Thursday, June 9, 2011

U.S. Annual Defense Budget Larger than the Next Highest 17 Countries Combined

The Economist discusses the size of the U.S. defense budget relative to that of other nations:
"China's defense spending has risen by nearly 200% since 2001 to reach an estimated $119 billion in 2010—though it has remained fairly constant in terms of its share of GDP. America's own budget crisis is prompting tough discussions about its defense spending, which, at nearly $700 billion, is bigger than that of the next 17 countries combined."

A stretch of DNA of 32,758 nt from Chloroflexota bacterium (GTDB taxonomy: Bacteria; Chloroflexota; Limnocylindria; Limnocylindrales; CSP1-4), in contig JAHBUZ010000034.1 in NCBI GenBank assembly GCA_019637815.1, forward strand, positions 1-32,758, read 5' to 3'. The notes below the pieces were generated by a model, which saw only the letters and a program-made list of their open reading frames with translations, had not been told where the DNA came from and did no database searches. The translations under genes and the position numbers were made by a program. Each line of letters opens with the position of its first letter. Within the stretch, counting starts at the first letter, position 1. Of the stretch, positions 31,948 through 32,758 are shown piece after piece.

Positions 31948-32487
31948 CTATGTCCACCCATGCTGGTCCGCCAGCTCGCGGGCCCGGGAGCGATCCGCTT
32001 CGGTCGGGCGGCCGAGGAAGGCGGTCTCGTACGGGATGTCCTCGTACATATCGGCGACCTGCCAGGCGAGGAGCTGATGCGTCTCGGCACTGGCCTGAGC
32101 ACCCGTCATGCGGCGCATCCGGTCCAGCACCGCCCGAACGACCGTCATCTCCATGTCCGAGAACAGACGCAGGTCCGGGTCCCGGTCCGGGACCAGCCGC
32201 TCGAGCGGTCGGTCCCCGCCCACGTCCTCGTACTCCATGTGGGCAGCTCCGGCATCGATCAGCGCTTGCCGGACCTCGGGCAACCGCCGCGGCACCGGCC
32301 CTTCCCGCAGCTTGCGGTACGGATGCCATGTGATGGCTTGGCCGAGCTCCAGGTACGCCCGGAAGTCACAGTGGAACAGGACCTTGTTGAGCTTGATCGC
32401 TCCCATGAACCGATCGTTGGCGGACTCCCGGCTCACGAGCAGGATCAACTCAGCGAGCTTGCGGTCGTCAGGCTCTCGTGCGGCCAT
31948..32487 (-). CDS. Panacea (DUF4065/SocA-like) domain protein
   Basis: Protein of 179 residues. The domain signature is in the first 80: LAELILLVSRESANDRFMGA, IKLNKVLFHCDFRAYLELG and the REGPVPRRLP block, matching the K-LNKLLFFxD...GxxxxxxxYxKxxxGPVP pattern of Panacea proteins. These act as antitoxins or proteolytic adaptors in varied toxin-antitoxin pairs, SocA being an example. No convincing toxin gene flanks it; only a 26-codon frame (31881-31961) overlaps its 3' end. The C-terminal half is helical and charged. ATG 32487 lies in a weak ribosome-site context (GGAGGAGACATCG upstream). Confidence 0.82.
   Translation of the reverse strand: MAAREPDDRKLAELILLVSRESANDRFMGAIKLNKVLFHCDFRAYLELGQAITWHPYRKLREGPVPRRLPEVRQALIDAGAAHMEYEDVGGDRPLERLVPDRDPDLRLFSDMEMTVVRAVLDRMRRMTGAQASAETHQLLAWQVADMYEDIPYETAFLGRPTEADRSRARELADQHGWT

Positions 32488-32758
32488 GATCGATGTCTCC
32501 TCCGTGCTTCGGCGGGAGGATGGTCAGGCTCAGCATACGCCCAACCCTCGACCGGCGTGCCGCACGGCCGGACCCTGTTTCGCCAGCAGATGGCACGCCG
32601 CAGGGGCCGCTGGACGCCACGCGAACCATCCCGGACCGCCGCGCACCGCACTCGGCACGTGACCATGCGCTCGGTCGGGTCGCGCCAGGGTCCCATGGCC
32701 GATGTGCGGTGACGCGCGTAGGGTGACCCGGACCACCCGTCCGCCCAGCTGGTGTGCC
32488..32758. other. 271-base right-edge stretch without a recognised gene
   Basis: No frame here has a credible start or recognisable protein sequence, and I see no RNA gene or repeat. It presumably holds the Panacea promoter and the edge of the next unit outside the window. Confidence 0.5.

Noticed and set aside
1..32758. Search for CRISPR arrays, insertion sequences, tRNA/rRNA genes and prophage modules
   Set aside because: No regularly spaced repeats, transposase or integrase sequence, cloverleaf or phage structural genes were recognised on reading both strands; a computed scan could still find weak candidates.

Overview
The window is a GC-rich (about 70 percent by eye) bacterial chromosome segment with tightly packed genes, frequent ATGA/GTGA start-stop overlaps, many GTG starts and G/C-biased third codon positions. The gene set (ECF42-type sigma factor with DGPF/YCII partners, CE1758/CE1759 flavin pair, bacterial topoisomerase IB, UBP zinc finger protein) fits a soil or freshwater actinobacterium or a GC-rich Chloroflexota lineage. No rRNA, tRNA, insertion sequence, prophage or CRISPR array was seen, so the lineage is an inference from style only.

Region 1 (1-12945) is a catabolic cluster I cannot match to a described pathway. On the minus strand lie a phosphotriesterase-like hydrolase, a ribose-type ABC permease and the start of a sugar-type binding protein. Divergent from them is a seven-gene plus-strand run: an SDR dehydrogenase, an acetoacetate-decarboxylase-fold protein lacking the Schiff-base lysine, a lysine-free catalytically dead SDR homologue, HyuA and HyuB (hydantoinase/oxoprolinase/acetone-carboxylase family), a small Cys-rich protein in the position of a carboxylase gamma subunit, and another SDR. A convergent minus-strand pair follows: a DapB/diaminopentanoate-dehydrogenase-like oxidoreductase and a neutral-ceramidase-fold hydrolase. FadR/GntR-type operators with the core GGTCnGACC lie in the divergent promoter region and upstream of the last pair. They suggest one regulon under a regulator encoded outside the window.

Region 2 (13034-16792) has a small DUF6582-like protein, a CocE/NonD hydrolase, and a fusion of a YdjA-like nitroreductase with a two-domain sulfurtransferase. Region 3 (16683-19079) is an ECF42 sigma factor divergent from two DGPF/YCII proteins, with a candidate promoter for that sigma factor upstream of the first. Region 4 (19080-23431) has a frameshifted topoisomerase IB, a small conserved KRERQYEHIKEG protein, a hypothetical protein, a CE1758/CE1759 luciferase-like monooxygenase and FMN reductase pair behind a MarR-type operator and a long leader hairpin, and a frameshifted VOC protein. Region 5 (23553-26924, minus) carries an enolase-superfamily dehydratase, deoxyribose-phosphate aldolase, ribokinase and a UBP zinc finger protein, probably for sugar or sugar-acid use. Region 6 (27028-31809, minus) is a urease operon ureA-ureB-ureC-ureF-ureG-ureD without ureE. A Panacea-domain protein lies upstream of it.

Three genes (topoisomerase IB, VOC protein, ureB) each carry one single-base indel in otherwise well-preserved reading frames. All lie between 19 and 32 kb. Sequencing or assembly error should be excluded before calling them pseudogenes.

What good will it do the United States to maintain military spending at its current high levels if the result of that approach exacerbates our national debt and decreases our ability to grow the economy in a fashion that will allow maintaining a secure lead in defense spending? 

Put another way: At what point should three wars being currently waged by the U.S. be seen as peripheral to our national security compared to the need to produce sustainable economic growth?

Source:  Stockholm International Peace Research Institute

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